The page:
5. The question then remains whether the decision of any point raised before the Revenue Officer should, under Section 107 of the Bengal Tenancy Act, operate as res judicata in a subsequent suit in which the same question is raised. It is unnecessary in the present case to consider the effect of any such decision in a subsequent suit as between the landlord and the tenant. All we have now to determine is whether the decision by a Revenue Officer under Chapter X operates as res judicata in a subsequent suit between two persons, each of whom claims the land as a tenant. We think this question ought to be answered in the negative. If it had been intended by the Legislature that the decision of a Revenue Officer should operate as res judicata upon matters like this, the result would be to transfer to the Settlement Officer the jurisdiction to try all civil suits between tenant and tenant in regard to their rights in any land included in the area with reference to which the record of rights is made. It might happen that the person whose name the Settlement Officer records as the tenant may not be entitled to the land in respect of which his name is recorded, and another person may set up a conflicting title to the same land, claiming it on grounds which might render it necessary to determine complicated questions of inheritance or of construction of wills, or other questions of a similar nature. We do not think that such a condition of things could have been intended by the Legislature.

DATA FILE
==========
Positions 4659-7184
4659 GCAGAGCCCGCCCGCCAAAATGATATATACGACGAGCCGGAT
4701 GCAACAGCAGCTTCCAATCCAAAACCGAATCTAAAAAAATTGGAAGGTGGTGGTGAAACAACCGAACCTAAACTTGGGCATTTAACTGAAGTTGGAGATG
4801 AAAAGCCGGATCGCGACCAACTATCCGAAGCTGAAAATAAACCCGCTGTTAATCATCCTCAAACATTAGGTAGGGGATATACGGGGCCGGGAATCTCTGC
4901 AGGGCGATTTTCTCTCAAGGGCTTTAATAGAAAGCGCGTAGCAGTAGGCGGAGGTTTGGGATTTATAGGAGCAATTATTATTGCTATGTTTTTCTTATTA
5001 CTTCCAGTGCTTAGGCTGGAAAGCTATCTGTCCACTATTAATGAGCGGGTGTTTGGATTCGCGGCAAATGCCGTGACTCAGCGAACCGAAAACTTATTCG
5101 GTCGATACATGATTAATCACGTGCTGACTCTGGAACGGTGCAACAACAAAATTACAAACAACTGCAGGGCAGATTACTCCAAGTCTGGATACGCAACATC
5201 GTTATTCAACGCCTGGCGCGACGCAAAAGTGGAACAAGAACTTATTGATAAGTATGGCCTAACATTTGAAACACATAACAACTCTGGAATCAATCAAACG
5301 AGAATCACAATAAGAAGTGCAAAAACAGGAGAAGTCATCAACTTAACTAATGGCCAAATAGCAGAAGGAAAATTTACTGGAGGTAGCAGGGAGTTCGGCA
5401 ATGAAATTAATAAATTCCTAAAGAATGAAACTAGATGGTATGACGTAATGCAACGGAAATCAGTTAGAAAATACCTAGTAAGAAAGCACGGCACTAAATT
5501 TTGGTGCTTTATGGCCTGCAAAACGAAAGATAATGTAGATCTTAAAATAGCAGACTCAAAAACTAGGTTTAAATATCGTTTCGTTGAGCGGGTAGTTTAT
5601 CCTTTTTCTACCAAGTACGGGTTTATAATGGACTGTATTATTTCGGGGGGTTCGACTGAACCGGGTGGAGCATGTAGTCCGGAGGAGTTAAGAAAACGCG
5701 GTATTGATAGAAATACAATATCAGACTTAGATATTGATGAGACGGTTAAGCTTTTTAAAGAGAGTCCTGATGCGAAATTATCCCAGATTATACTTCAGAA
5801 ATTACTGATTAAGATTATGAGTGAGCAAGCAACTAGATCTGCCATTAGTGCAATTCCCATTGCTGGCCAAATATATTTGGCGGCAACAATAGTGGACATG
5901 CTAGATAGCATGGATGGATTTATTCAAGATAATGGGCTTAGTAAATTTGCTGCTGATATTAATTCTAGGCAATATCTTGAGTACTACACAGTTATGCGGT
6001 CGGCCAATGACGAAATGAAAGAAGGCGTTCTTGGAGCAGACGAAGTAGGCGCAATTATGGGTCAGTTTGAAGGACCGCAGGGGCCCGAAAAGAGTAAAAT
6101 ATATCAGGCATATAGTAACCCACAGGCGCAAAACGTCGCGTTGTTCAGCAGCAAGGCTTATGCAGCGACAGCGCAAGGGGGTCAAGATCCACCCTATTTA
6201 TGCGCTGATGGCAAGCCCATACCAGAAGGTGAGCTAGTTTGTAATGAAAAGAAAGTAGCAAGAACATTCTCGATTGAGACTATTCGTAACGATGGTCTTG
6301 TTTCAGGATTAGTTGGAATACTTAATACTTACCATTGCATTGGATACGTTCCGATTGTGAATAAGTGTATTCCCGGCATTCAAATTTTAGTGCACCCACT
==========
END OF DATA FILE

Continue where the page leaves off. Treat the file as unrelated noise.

6. It was argued that the words of Section 106 which authorise the Revenue Officer to hear and decide disputes as to the correctness of entries made by him are unlimited in their scope; and that the Revenue Officer in this case was therefore authorised to decide whether the plaintiff or the defendant was the person entitled to the land in dispute; and that if he was so authorised by Section 106, his decision must have the force of a decree under Section 107 of the Act. We cannot accede to this contention. If we were to confine our attention to Section 106, possibly the words of that section might be taken to be unlimited in their scope; but we must regard it as one of a group of sections, the object of which is not to have questions of disputed right as between tenant and tenant conclusively determined, but only to enable the landlord to have a summary determination of the matters referred to in Section 102. That Section 106 must receive a limited construction is clear from the cases that have been decided by this Court with reference to what is the proper scope of an inquiry in a record of rights proceeding. We may refer to two of them, namely, Narendro Nath Roy Chowdhry v. Srinath Sandel I.L.R. 19 Cal. 641, Bidhu Mukhi Debi v. Bhugwan Chunder Roy I.L.R. 19 Cal. 643, and we may also refer to the case of Peary Mohun Mukerjee v. Ali Sheik I.L.R. 20 Cal. 249, relating to an analogous provision in the Bengal Tenancy Act, namely, that contained in Section 158. In this last-mentioned case it was held that the decision of the Revenue Officer upon any question such as that mentioned in Section 158, Sub-section (1) Clause (b), must be taken to be collateral only with reference to any question of right to possession.

7. For these reasons we are of opinion that the decision appealed against is wrong in law and must be set aside, and the case sent back to the Lower Appellate Court for a decision on the merits.

8. The appellant will have his costs in this Court. The other costs will follow the result.